Johnston Canyon and the Ink Pots

Banff, Alberta

After many days of hiking, the nimble hiker finally agreed to a day off.  So we decided to just check out some things near the town of Banff.  One of the distinct features of the town is Tunnel Mountain, which hovers over the town.

Tunnel Mountain from the main street in Banff

So where’s the tunnel in Tunnel Mountain?  Well, there is no tunnel.  When the railroad first came to the area one of the obstacles in the way was this small mountain.  One of the plans was to build a tunnel through the mountain, but plans changed and the railroad went around it instead of through it.  But the name stuck.

The trail to the top is only three miles round trip with an elevation rise of 900 feet, but its proximity to the town make it a popular hike.  Since King George VI and Queen Elizabeth hiked to the top of the mountain during their 1939 Royal Tour, the nimble hiker decided we should do it also, even on our day off.  So up we climbed, not letting the threat of rain impede us.  The summit is an open, rocky area and there is something of interest looking in all four directions.

To the north is the town of Banff

To the west is the famous Fairmont Banff Springs Hotel

Couldn’t see the hotel? Here’s a zoom shot

To the east is our campground. Can’t see it through the trees? Imagine what we got with our satellite dish!

To the south is the Fairmont Banff Springs Golf Course. Hey Dave, we made you a tee time!

After a restful day off (with a climb up Tunnel Mountain), we headed around 30 miles to the north to Johnston Canyon, one of the most popular hikes in Banff National Park.  The hike is very popular because it offers something for all level of visitors.  There is a paved trail that leads up the canyon along a walkway built into the cliff.  In less than a mile you arrive at the Lower Falls, one of two main waterfalls in the canyon.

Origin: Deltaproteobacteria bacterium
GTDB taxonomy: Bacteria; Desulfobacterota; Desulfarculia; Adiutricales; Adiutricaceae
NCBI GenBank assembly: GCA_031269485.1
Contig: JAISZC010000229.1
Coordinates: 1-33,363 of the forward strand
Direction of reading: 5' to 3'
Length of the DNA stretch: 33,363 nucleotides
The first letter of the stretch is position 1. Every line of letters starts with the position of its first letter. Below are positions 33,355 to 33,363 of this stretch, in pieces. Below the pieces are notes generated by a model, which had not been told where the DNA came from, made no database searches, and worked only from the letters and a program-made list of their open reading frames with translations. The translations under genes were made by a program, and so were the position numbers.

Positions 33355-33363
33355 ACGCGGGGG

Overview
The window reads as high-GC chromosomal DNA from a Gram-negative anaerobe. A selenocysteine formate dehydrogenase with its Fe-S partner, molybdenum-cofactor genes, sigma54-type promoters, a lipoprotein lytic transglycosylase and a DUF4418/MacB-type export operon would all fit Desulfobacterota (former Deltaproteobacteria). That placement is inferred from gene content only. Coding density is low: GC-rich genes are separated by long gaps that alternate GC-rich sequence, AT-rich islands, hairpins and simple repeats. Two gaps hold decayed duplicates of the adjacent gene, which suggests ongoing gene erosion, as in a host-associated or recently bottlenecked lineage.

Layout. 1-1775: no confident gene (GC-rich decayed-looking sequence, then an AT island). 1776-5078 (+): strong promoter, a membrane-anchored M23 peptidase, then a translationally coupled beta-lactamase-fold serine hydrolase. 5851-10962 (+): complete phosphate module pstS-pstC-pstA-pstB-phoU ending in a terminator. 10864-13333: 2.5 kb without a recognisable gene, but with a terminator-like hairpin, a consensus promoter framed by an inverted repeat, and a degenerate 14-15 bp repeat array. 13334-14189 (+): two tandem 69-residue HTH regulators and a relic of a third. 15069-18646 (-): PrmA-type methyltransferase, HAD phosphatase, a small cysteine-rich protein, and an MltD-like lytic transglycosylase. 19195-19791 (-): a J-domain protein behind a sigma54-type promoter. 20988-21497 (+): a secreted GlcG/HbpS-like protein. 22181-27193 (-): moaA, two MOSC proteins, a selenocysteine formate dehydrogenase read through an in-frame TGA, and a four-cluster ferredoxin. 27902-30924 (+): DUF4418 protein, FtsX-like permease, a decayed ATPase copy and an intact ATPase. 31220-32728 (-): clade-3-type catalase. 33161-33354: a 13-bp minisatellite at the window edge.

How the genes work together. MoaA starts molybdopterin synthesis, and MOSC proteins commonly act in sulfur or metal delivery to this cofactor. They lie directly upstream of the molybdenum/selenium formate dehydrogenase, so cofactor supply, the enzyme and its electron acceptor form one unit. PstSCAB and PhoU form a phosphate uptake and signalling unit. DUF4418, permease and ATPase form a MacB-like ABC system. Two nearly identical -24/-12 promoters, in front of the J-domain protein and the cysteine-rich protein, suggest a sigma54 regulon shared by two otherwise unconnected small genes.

Walkway to the Lower Falls

The Lower Falls can easily be seen from the trail, but if you look at the picture below you’ll see an opening in the rock to the right of the falls.  Its a cave through the rock.

The Lower Falls with the cave on the right

After crossing a narrow bridge you can go through the tunnel for a close up look at the falls.

Up close with the falls after going through the cave

Some visitors turn around at that point but many continue up the canyon.  Along the way there are many smaller falls that are quite beautiful.

After gaining more elevation, the trail winds through the woods for a bit over a mile and a half up the canyon to the Upper Falls,

The Upper Falls

At this point the non-hikers turn around and make their way back down the canyon.  But to see one of the coolest sights of this hike requires another two miles up the trail, then back down into beautiful Moose Meadows, where you find a series of pools known as the Ink Pots.

The Ink Pots are seven pools of clear water that are formed by water bubbling up from underground.

The Ink Pots are impressive but the views around Moose Meadows are pretty spectacular.

Moose Meadows

The trail through Moose Meadows

The foliage in Banff National Park has decided that Fall has arrived.  Colors along the drive back to the town were very impressive.

We arrived back in town and looked for a place to park so we could access some Wifi at one of the many coffee shops in town.  But the street was blocked by a local resident who had no regards for traffic.

Our stay in the Canadian Rockies now comes to an end and we will soon begin heading south to the good old USA.  We have really enjoyed our visit to Alberta.  The cities of Calgary and Edmonton were very impressive.  They were clean, vibrant, and populated by very friendly people.  The National Parks in Jasper and Banff were spectacular and filled with exciting sights.  We were encouraged to visit the parks in September and are very glad we listened, for a number of reasons.  The most important reason is that school is back in session.  As a result the crowds are much smaller than they would have been a month earlier.  We can’t imagine what it would have been like just finding a place to park during the peak visitation season.  The other main reason this is a good time to visit is the weather.  While the snow and cold we encountered early in our visit to Jasper slowed us a bit, the snow on the mountains added to the beauty of the area.  And the cool weather made for very comfortable hiking conditions.

But now it is time to head south.  More on that later . . .

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20 Responses to Johnston Canyon and the Ink Pots

  1. GORGEOUS! Your idea of a day off is pretty funny…but that hike looks like a worthwhile reason to ignore the need for rest!